Milan Ratislav TEFÁNIK Slovak politician, general and diplomat, astronomer, tireless traveler and artist (photographer).|
Born on 21 July 1880 in Kosariska (now Slovakia), he had dual nationality, that of the Austro-Hungarian Empire, then that of Czecho-Slovakia, on the one hand, and French nationality on the other. He died in the crash of his plane in Bratislava, May 4th, 1919. His name has been given to several streets, squares, airports and schools in Slovakia, the Czech Republic or France. He left Prague for Paris in 1904 to continue his studies of astronomy, publishes university books and organizes astronomical expeditions and diplomatic missions around the world.
During the First World War, he participated in combat as an aviator, then he was responsible for the creation of the meteorological service within the French army. He then became Vice-President of the Czech-Slovak National Council, alongside Benes and Masaryk. It is TEFÁNIK who persuaded the French government to support the Czechoslovak cause. Thus, he gave the decisive contribution to the birth of Czecho-Slovakia, of which he was minister of the war of the first government.
TEFÁNIK lived nearly a year in Tahiti in 1910. He landed on May 1st, 1910. He went back there in 1913 on his way to Ecuador. His task was to observe the passage of Halley's comet in Tahiti and the solar eclipse of April 28th, 1911 in Vavau (Tonga). To make his observations, he set up a wooden Observatory on the hills of St Amelie at Mont Faiere. He was very popular with the natives, who gave him the name "Taata Hi'o Feti'a", "the man who looks at the stars". The Observatory was accidentally burned on September 9th, 1948. The arrival of TEFÁNIK prompted, especially through his photographic activities, several families of Czech and Slovak origin to settle in Tahiti, from 1926. These families created a Czech society of colonization, supported by a bank of Prague . Some tried to colonize the Papenoo Valley, others went to the Toovi Plateau in Nuku Hiva (Marquesas islands) as a result of internal dissension. Among the arrivals we can mention:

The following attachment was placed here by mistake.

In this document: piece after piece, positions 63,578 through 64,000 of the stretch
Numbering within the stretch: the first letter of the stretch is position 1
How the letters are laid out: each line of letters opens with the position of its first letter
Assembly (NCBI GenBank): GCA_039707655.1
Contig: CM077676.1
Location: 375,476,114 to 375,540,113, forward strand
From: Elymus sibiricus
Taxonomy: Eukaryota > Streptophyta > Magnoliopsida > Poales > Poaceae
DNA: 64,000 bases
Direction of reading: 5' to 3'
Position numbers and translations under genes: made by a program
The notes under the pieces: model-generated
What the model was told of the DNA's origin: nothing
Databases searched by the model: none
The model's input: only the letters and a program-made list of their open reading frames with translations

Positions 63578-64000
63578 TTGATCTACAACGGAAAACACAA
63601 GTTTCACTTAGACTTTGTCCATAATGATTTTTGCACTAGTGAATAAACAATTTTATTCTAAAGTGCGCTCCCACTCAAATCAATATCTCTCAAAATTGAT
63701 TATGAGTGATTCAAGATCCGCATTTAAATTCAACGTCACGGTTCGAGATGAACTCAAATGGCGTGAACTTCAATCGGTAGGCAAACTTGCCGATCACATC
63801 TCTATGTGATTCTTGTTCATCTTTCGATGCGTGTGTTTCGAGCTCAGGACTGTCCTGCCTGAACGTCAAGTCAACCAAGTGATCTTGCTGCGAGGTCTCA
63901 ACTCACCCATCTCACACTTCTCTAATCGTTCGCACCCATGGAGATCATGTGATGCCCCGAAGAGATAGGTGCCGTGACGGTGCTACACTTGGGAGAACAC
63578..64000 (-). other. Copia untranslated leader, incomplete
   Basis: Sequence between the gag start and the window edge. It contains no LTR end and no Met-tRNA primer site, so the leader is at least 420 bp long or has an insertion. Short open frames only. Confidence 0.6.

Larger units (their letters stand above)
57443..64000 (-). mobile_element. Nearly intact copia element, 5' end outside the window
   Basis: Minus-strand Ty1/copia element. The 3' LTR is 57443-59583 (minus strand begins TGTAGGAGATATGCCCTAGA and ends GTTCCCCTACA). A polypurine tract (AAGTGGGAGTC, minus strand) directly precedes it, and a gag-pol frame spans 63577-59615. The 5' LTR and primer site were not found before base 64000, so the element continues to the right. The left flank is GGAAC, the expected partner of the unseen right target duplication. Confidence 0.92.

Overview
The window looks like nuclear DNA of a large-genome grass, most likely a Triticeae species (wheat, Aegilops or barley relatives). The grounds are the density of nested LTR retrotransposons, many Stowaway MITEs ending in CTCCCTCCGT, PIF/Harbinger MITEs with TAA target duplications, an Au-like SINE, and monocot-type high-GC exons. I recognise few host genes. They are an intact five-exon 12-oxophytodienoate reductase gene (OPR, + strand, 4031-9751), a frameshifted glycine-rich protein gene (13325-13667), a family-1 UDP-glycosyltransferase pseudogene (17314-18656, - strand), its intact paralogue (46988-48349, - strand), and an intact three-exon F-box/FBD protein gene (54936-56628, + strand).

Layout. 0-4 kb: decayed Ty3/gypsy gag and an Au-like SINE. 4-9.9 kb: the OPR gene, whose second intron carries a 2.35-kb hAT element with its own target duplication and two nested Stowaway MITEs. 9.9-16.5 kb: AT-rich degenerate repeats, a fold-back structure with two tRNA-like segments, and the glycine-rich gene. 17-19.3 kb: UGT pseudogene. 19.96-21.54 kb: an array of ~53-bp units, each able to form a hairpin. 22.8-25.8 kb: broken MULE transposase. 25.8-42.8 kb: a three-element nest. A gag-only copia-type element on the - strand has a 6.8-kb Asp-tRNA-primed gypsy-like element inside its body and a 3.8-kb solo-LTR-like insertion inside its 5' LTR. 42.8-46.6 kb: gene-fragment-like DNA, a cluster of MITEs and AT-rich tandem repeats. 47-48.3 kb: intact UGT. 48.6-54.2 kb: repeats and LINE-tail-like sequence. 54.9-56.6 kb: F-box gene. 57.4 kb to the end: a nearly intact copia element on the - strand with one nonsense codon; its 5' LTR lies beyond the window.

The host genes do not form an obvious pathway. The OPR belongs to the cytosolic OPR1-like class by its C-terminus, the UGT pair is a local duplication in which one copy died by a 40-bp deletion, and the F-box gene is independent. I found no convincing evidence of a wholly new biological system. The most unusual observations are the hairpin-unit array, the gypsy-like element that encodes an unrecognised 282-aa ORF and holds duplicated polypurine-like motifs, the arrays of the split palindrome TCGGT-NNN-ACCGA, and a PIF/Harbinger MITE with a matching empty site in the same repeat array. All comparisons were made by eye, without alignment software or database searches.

Jaroslav Otcenasek, Jean Duchek, Rudolph Panek, François Cape Town, Rudolph Klima, and Milos Rivnac.
Others, less well known, went later to work to Makatea.
Rudolph Klima wrote an article about TEFÁNIK and the Observatory in the Bulletin de the Society of Oceanic Studies, number 96 of 1950. TEFÁNIK took the first photographs of the Pacific countries, including Tahiti.
These photos then circulated, especially in Central Europe, and helped to make Tahiti known in this region of the world. In 1994, an expedition from Slovakia brought a commemorative stele of TEFÁNIK, for which the city of Papeete had a pillar erected on the site of the old TEFÁNIK Observatory.
On the occasion of the International Philatelic exhibition in Prague (Praga 2018) from August 15th to 18th, 2018, the Polynesian Post wishes to pay tribute to this exceptional astronomer who has put his scientific knowledge at the service of Polynesia, and helped to promote the myth of Tahiti in Europe.